Bronchiectasis is sorted into several subtypes based on anatomical/ microscopic appearance; basically based on their shape visible on a ct-scan. These subtypes are as follows; Cylindrical Bronchiectasis, Saccular or Varicose Bronchiectasis, and Cystic Bronchiectasis. A single patient can be found to have all three forms of these subtypes within their lungs. In cylindrical bronchiectasis, often the mildest form of bronchiectasis, the airways or bronchi are enlarged and cylindrical. In saccular or varicose bronchiectasis that airways or bronchi are irregular with areas of both dilatation and constriction. In cystic bronchiectasis, often the most severe form of bronchiectasis, the airways or bronchi are dilated and form clusters or cysts. Different types of bronchiectasis have similar symptoms, but vary in severity. Similarly, depending on the underlying disease causing the bronchiectasis, bronchiectasis affects different areas of the lungs. In cystic fibrosis, bronchiectasis mainly affects the upper lobes of the lungs; whereas in primary ciliary dyskinesia, bronchiectasis affects the lower lobes, the right middle lobe, and the left lingula.

Common symptoms in bronchiectasis, no mater the type or subtype are; persistent cough, productive cough with increased sputum, frequent respiratory infections, tiredness, shortness of breath, chest pain, weight loss, decreased lung function, and or hemoptysis (bloody sputum.) Symptoms may also vary based on the patient’s underlying medical condition that contributed to them acquiring bronchiectasis. A bronchiectasis patent who’s underlying medical condition is Crohn’s may also present with abdominal pain and diarrhea. Nontuberculosis Mycobacterium patients may have fever, chills, and night sweats along with the more common symptoms of bronchiectasis. The symptoms of bronchiectasis may be transient (come and go), symptoms may also develop and change over time as well. Due to the transient nature of the symptoms of bronchiectasis, the disease oftentimes progresses unnoticed for huge periods of time.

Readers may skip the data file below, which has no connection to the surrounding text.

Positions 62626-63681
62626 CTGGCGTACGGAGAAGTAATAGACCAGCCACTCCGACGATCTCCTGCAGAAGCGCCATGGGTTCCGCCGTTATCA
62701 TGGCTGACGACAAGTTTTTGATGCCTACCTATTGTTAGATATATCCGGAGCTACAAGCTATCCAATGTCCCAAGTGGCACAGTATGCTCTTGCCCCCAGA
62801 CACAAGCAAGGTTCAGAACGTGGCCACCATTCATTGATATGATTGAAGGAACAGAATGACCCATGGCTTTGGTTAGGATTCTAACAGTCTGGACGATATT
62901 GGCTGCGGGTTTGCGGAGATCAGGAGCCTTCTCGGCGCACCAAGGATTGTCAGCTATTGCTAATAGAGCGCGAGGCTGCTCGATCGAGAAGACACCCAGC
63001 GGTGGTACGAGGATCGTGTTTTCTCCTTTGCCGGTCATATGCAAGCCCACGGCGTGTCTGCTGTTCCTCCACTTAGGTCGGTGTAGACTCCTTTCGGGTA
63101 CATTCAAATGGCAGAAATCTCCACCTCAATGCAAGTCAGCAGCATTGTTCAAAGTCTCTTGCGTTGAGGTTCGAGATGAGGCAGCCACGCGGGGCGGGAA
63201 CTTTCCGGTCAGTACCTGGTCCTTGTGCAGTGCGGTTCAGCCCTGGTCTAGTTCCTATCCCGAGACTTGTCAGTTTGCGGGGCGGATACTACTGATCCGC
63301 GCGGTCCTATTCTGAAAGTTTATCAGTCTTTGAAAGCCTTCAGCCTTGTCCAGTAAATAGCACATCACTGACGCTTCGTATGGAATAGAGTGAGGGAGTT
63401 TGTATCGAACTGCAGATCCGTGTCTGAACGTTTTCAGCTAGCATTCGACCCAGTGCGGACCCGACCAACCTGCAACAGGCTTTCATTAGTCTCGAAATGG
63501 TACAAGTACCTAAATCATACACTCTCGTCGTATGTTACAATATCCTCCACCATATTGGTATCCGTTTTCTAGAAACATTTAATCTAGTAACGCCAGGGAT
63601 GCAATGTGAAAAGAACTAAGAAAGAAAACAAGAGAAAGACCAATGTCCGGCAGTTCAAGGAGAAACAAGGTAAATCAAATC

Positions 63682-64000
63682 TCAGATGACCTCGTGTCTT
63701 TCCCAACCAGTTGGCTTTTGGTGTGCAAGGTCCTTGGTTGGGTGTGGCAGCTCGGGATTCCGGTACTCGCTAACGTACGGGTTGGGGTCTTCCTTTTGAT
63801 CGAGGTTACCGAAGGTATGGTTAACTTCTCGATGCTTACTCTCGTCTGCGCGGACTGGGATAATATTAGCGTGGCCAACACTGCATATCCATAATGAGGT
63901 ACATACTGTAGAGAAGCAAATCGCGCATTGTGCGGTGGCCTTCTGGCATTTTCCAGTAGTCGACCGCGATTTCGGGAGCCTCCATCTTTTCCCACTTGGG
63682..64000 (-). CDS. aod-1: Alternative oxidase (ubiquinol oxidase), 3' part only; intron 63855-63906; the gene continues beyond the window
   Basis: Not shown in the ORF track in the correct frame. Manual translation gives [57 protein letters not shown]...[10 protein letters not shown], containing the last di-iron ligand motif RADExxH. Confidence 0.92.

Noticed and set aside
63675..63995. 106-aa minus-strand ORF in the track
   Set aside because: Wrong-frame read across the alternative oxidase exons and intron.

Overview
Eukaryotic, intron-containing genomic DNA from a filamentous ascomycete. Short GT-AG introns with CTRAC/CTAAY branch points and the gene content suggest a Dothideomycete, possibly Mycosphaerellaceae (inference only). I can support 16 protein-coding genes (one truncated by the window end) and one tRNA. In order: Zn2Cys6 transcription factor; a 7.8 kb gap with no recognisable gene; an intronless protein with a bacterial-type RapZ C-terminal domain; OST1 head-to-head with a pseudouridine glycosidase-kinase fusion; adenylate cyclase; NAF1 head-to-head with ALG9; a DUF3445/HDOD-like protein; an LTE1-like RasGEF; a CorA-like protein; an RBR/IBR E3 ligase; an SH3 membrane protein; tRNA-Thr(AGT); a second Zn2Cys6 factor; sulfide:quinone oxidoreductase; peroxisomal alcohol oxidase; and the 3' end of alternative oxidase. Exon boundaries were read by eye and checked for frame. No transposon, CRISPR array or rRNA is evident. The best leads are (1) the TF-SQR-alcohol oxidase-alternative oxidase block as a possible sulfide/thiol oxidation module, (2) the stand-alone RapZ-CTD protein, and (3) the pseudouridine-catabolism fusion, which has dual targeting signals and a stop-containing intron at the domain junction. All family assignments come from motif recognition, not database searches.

The treatment goals for bronchiectasis are to slow down and or to stop the progression of airway damage caused by bronchiectasis. This is achieved by controlling symptoms and prompt treatment of infections. Treatment usually includes keeping immunizations up to date, smoking cessation, chest physiotherapy, bronchodilators, corticosteroids, oxygen therapy, increasing hydration, diet, exercise, inhaled antibiotics, oral antibiotics, mucolytics, pulmonary rehabilitation, and surgery to resect portions of localized bronchiectasis. However in cases such as CF and PCD resections of localized bronchiectasis are not recommended anymore, because they have proven not to be an effective treatment of bronchiectasis in CF and PCD. In cases of severe bronchiectasis exacerbations, patients are often hospitalized and given IV antibiotic therapy. In PCD, bronchiectasis exacerbations are oftentimes treated with IV antibiotics whether the patient is hospitalized or not. Advances in treatment and access to treatment have allowed PCD patients to start and complete their entire IV antibiotic therapy in the comfort of their own home. One final note on bronchiectasis as it relates to the PCD patient; in end stage PCD, where lung transplants are needed, transplants are often the result of respiratory failure due to bronchiectasis.